http://www.finishlineusa.com/products/chain-lubricants/dry-lube

A couple times a year,  I'll take the chain off, give it a thorough de-greasing and cleaning and and also clean what I can off the sprockets by working a rag between them. Just finished a fairly complete tear-down plus replaced the tires so it looks almost factory-new ATM :D

Pedro147

First port of call, Wikipedia.
Second Snopes    http://www.snopes.com/inboxer/household/wd-40.asp   :D
http://www.pedroduino.com

cyberteque

When I worked in a gun shoppe, we used to get guys that went shooting "once in a blue moon", they'd come in with their pride and joy that had been sitting in the cupboard for months, the pre-storage treatment was WD-40/RP-7/CRC <something>.

The poor rifle would be gummed up tight as a<insert tight thing>

That wasn't too bad, you could normally free up the action with a good soak in turps or diesel.

The real worry was Greek or Italian blokes who had LIBERALLY applied olive oil!

Once the volatile bits of olive oil have evaporated what you're left with looks and behaves like epoxy!!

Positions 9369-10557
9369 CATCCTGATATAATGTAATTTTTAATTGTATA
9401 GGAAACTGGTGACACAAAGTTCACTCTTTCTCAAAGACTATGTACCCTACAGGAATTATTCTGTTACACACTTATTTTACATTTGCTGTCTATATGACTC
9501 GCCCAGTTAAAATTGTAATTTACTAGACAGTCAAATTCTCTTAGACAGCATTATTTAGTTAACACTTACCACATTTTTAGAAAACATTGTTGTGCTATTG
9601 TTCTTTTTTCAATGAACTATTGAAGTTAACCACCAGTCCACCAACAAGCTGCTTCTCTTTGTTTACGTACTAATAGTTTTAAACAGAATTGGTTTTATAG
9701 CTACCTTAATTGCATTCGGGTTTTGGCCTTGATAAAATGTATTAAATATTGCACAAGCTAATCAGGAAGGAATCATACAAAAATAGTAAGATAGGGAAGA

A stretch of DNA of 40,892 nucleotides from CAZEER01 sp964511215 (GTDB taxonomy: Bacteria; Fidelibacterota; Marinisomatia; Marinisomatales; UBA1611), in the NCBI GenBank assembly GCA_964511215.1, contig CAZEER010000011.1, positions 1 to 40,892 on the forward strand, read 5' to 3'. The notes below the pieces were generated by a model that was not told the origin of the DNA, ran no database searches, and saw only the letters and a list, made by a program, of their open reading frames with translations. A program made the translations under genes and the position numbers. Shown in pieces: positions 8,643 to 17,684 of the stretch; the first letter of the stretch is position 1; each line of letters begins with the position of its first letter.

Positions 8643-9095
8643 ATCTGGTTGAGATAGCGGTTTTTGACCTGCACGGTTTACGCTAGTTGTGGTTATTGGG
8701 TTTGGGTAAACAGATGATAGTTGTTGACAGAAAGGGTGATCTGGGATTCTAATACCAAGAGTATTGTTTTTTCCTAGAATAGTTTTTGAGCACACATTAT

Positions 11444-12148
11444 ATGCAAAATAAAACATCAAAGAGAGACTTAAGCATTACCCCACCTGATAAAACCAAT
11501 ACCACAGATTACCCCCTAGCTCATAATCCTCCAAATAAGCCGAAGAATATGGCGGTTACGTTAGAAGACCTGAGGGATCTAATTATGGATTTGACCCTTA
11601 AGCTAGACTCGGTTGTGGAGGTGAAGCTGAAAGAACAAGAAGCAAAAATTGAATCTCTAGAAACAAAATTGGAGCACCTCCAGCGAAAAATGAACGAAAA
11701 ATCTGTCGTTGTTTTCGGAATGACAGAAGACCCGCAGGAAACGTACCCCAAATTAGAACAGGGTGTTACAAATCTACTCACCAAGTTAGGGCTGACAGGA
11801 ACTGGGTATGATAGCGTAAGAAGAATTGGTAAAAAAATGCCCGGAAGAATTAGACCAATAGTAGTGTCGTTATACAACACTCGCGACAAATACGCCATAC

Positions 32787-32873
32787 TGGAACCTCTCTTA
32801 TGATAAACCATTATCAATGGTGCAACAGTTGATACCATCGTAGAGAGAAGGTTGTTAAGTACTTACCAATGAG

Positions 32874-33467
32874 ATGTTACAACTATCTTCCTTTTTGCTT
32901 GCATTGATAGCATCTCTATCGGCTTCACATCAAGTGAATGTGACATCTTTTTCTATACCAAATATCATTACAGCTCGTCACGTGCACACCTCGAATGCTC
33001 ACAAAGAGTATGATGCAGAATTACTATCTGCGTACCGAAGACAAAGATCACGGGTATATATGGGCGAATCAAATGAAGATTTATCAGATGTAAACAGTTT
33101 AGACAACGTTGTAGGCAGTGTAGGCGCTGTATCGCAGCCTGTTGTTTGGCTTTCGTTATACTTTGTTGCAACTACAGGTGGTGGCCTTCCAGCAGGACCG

I had to boil a semi-auto .22 every day for nearly 2 weeks before I could get the thing apart!

wizdum


When I worked in a gun shoppe, we used to get guys that went shooting "once in a blue moon", they'd come in with their pride and joy that had been sitting in the cupboard for months, the pre-storage treatment was WD-40/RP-7/CRC <something>.

The poor rifle would be gummed up tight as a<insert tight thing>

That wasn't too bad, you could normally free up the action with a good soak in turps or diesel.

The real worry was Greek or Italian blokes who had LIBERALLY applied olive oil!

Once the volatile bits of olive oil have evaporated what you're left with looks and behaves like epoxy!!

I had to boil a semi-auto .22 every day for nearly 2 weeks before I could get the thing apart!